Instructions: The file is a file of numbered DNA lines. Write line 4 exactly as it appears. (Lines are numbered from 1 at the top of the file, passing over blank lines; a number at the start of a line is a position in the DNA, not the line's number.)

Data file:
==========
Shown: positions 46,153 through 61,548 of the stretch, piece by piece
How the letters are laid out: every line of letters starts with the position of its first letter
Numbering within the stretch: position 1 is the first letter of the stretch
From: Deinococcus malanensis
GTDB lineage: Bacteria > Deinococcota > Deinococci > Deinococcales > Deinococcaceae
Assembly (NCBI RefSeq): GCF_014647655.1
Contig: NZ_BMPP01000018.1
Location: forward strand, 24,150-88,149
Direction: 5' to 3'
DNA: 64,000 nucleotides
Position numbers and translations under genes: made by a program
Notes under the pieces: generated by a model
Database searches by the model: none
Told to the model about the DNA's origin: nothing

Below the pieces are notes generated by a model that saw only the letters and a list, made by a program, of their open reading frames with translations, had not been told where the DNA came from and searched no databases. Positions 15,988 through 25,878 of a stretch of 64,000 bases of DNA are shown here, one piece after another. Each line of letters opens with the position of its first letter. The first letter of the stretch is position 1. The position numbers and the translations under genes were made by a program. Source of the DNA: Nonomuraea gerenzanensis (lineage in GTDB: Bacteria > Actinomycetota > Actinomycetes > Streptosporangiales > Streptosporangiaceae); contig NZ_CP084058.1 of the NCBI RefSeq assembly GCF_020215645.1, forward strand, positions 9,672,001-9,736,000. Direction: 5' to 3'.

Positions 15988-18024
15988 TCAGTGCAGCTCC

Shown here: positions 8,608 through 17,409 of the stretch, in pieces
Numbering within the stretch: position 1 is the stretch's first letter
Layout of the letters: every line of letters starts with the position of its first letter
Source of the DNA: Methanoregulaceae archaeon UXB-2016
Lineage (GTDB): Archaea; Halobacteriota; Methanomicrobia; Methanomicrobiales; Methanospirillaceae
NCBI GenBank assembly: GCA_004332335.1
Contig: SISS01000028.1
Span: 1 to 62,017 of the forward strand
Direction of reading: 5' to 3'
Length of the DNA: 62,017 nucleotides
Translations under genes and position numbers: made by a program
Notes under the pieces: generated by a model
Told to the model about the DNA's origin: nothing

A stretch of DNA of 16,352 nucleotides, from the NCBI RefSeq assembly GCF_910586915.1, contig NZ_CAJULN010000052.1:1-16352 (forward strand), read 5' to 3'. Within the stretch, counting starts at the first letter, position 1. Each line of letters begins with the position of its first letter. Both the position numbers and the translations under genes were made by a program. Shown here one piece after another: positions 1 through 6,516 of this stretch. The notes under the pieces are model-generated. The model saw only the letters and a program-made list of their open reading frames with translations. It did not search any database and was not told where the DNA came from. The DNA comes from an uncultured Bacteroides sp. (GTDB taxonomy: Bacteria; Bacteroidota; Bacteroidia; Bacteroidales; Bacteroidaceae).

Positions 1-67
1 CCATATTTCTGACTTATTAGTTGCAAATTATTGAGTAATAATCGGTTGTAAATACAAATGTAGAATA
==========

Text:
From: Deinococcus malanensis